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Cycling’s winningest franchise at the Tour de France finds itself uncharacteristically on the back foot nearing the third decisive week of the 2020 edition.
Egan Bernal vows to rebound despite ceding time in Friday’s searing finale in the Massif Central. With bigger mountains looming in the Alps, the defending Tour champion seeks redemption in the climb-riddled final week.
“We will keep fighting,” Bernal said Saturday. “Things didn’t go as we had hoped yesterday. We still have many climbing days ahead, and I hope to be better.”
Ineos Grenadiers has won seven of the past eight editions of the Tour utilizing a very familiar blueprint. The team would take control of the race early, place its rider into the yellow jersey, and then ride defensively into the final week.
This year, Jumbo-Visma has hijacked the British team’s playbook, and Primož Roglič started Friday with a promising 59-second gap to third-place Bernal.
The team put a positive spin on their GC situation just hours after Roglič gave Bernal a drubbing on the Puy Mary.
“Egan felt good, but those two kilometers didn’t go the way we expected,” said Ineos Grenadiers teammate Jonathan Castroviejo. “The hardest stages are still ahead of us. We hope to turn things around.”
Castroviejo, one of the team’s key workers in the transition stages, laughed off suggestion that the race is on for the podium behind Jumbo-Visma’s tightening grip on yellow.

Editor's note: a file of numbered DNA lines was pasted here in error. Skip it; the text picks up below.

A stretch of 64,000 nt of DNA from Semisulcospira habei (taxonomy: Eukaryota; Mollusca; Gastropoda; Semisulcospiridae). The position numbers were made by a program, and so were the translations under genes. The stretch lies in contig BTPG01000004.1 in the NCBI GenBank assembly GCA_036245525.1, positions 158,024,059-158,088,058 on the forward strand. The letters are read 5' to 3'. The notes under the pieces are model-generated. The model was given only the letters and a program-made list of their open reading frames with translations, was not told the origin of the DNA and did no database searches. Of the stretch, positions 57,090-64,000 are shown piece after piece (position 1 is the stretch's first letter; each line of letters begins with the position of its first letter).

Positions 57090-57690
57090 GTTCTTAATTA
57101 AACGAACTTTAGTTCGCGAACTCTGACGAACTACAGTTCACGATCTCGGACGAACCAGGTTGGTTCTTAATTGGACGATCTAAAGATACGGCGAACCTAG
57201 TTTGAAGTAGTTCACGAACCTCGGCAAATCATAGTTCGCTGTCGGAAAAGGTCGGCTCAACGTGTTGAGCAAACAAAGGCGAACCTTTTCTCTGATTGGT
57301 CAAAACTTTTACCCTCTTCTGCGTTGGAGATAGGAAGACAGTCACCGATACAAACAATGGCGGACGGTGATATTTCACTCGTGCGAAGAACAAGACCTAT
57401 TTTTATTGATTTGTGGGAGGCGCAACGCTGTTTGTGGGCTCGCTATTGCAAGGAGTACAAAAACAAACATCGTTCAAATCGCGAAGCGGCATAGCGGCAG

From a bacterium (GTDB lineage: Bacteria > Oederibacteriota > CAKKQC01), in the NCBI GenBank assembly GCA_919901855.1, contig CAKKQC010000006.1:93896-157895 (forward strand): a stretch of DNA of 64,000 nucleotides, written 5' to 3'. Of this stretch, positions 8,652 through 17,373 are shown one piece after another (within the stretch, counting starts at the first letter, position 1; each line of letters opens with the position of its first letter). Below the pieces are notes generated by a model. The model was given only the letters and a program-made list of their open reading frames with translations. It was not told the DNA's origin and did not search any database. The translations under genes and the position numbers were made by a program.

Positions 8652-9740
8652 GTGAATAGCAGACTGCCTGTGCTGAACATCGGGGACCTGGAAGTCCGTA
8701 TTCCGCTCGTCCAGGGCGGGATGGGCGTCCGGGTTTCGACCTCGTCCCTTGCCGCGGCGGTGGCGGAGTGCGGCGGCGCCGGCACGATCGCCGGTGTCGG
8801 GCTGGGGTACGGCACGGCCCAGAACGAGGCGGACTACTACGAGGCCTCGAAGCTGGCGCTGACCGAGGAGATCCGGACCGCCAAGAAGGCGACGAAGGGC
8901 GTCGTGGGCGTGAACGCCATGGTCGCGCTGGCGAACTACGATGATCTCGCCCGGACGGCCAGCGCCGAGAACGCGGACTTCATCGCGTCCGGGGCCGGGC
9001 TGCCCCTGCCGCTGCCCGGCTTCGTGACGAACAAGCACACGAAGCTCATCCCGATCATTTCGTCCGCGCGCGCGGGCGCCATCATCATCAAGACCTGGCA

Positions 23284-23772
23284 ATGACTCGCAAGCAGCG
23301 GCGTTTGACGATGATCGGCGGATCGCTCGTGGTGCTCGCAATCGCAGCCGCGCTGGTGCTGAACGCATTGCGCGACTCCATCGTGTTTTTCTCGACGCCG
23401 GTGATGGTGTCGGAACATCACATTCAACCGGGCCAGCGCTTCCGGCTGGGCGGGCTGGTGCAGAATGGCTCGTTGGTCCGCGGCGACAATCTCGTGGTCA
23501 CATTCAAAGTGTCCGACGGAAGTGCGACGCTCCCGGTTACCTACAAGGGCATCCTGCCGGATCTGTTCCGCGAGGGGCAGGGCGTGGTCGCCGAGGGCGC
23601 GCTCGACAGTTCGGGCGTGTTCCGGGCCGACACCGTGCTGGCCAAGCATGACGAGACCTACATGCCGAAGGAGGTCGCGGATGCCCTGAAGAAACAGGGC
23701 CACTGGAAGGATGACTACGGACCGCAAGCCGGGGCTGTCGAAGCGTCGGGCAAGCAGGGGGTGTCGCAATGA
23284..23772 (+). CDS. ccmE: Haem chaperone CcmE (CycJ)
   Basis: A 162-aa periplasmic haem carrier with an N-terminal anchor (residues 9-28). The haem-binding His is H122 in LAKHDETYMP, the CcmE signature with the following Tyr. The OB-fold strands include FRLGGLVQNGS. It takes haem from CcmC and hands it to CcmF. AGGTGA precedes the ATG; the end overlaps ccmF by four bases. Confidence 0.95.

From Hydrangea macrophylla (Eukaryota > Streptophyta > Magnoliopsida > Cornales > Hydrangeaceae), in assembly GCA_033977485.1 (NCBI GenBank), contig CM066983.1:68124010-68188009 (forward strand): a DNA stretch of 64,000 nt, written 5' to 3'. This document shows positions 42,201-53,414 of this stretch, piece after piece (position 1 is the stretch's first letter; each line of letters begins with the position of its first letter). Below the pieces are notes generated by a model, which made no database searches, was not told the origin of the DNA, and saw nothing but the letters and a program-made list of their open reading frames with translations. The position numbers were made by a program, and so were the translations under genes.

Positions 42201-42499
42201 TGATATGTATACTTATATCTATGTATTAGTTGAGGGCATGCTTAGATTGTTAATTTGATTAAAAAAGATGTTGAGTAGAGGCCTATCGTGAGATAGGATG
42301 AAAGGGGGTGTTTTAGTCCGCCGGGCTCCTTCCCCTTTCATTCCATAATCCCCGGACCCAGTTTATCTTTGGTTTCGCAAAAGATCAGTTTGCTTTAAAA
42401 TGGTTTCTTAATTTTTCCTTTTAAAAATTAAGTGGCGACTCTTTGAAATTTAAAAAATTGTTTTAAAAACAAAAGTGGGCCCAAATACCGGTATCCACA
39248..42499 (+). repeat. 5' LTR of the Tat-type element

“The Tour ends in Paris,” Castroviejo said. “We’re not throwing in the towel. The hardest part of the race is yet to come.”
Sport director Gabriel Rasch also preached patience. He admitted that Roglič and Jumbo-Visma have been impressive through the first two weeks of racing, but he’s counting on the third week to decide everything.
“We didn’t lose that much time and we are still very much in the game,” Rasch said. “For Egan, it’s better on longer climbs, with more climbing as long as possible. Sunday’s finale and the three remaining Alps stage will suit him better.”
Rasch also admitted the obvious, saying that it won’t be easy to dislodge Roglic from the top of the peloton.
“Jumbo has been super strong so far in the race and it’s hard to see where they can crack,” he said. “It’s going to be difficult.”
The team’s controversial decision to leave Geraint Thomas and Chris Froome on the sidelines continues to play out. Richard Carapaz and others have struggled to step up to fill the void.
And with Jumbo-Visma and Roglič so strong across all terrain, it’s hard to see where the team might find a crack to chip away at.
Rasch said the longer, more sustained climbs in the Alps should suit Bernal better.
Rasch also pointed out that the team played the waiting game in last year’s Tour. The circumstances compared to 2019 are very different. Though he gave a spirited defense, Julian Alaphilippe was considered a “custodial” yellow jersey who was expected to fade as the race got harder.
In contrast, Roglič and Jumbo-Visma are the strongest in the race right now.
And with a favorable time trial waiting for Roglič in the Vosges, it’s going to take something dramatic for Bernal to topple the Slovenian.
“The Tour is far from over,” Rasch said again. “The hardest stages are still the hardest stages to come.”
Perhaps if they keep repeating it they will start believing it. Sunday’s summit finish — the first “hors-categorie” mountaintop finish in 2020 — will tell everyone if longer and harder suits Bernal any better than Roglic.